I have seen the future of wine criticism, wine dialog, and wine expertise.
Wanna see it? Great – go look in the mirror. Because the future wine experts look an awful lot like you. You look great, by the way – did you cut your bangs?
A little over a week ago, Slate.com ran a piece penned by Mike Steinberger in which Steinberger, among other things (like skillfully recapitulating the recent kerfluffle over code of ethics violations on the part of Robert Parker’s staff, and ending sentences with prepositions), offers a glimpse of what he sees as the future of wine writing and wine experts:
“Like other journalistic niches, wine writing is in crisis at the moment… We are moving from a monologue to a dialogue, and this reflects a fundamental truth about wine: It is a matter of taste, and taste differs from one person to the next. There’s still a need for expert opinion, but authority is going to have to be worn a lot more lightly going forward, and it isn’t going to command quite the deference that it used to.”
I know what you’re thinking: Did Joe actually use the word kerfluffle? Also, what’s the big deal about that? This post isn’t about blogging, is it?
Don’t worry, this post is not about blogging. It’s about you, and (albeit tangentially) about how Steinberger might have gotten it just a bit wrong.
You see, wine writing isn’t in a state of crisis, unless you get paid for it, in which case it’s in no more a state of crisis than any other form of paid journalism – welcome to 2009, folks. If you’re a consumer of wine information, on the other hand, then wine writing is actually in a state of liberation.
I think Steinberger is right on the money when he says that tastes are ultimately personal, and that there will still be a need for expert opinion – he’s just missing the point of where that opinion is, which is of course with YOU. That’s because YOU are the new wine expert…
Take me as an example in terms of a potential wine “expert.” If you look at the header of this blog, you will see various wine certification credentials. Do they make me a wine expert?
They make me a potential expert on the topic of wine, which only means that I can tell you a lot about wine itself (how it’s made, for example). I can bore you to tears, and drive you to near insanity talking about it, actually. That doesn’t make me a wine expert any more than writing a book about day care makes you an expert on how to best relate to any one child in daycare that is having a bad day and missing his mommy. What worked for one child in that circumstance probably probably won’t work for all of them.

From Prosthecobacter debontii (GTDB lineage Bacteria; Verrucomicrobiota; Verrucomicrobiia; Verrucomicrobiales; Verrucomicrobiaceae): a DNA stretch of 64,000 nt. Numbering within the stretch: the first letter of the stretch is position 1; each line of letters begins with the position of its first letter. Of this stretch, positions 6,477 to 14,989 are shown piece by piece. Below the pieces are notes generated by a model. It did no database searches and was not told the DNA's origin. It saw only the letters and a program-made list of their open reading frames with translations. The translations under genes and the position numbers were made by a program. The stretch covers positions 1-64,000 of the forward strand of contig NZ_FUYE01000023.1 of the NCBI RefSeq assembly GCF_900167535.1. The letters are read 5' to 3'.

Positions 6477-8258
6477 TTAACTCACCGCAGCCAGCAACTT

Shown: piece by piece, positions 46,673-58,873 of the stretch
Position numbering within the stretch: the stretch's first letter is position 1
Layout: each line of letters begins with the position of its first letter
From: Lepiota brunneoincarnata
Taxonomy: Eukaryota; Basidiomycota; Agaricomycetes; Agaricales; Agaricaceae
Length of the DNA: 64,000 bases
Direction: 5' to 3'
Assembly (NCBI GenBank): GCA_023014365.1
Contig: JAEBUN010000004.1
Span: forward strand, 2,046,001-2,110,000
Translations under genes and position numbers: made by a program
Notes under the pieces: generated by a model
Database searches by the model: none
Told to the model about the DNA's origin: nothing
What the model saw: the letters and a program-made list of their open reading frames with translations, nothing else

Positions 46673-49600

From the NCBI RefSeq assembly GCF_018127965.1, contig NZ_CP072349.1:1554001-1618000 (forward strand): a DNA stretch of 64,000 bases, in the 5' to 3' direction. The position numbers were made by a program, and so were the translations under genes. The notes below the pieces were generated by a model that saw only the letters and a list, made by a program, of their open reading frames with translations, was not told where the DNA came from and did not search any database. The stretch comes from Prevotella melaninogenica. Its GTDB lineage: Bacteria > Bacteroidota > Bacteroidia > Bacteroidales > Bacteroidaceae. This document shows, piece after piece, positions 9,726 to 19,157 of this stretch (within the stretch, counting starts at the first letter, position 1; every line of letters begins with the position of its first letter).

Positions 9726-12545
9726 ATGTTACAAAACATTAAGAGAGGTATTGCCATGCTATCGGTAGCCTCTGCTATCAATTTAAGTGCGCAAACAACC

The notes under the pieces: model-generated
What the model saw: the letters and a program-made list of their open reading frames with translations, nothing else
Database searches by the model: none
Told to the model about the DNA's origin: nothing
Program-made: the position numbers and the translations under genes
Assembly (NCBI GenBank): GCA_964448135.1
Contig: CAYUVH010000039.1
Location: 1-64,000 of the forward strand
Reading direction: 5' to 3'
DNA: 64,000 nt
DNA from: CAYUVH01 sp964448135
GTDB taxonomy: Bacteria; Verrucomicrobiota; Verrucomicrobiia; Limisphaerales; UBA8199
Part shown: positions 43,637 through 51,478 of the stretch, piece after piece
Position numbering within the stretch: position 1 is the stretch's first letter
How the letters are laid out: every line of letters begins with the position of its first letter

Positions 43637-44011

The logical final conclusion of experts not wearing their authority heavily, coupled with the general embracing of the subjectivity of taste, is the abdication of their authority in terms of that authority being based on knowledge. In other words, my certifications don’t give me any more knowledge over and above what you could freely obtain on the Internet. What matters is how that knowledge is utilized to help you connect with your inner wine-tasting god or goddess.
What matters most when it comes to knowing wine is not that you memorize arcane details (e.g., how different soil types impact the styles of sherry); what matters is that you get the most enjoyment out of wine that you can, and that you push the wine industry to continually offer a better quality product for your money.
Wine is a consumer good, but it’s also capable of being a work of art. Few other consumer goods have that kind of breadth. Are there basic levels of quality that underpin all wines? Maybe – and that’s where those 100-point scores might be useful. However, no matter how talented any expert wine taster might be, fundamentally they cannot tell you whether or not YOU will enjoy that wine. That’s where the 100-point scores fall flat. Guess what – only one person on earth can make that kind of call.
That’s right, mirror boy: I’m talking about YOU. Experts? Please – in the arena of finding wines that you will love, any expert’s skills are worth precisely f—k-all unless targeted at you in a useful way. Forget about wearing their authority more lightly – in this case, the experts’ authority is like wearing the Emperor’s new clothes – transparent and ultimately totally useless. It’s a bit like the ‘readerly’ view of postmodern literary criticism – just as the novel cannot exist without the reader, the wine expert is ultimately worthless unless somehow helping others to enjoy wine in some way.
At this point you might be thinking, So why should I be listening to you then?
Well, that’s easy: if you want to learn about wine in general, listen to me. If you want to learn what wines are best for your palate, then don’t listen to me, listen to your palate!
If you want to become an expert on the topic of wine, by all means go ahead and do it. Or rely on those you trust who have already made the time investment to become experts – there are many out there and several of them are very, very talented. But if you’re looking to those people to tell you what wines are the best wines for you, then you need to remove your head from the sand and manifest your real destiny.
That destiny is to become your own personal wine expert. And there’s only one person ever born who can actually step up to that challenge. That’d be you!
(images: cstv.com, 1winedude)a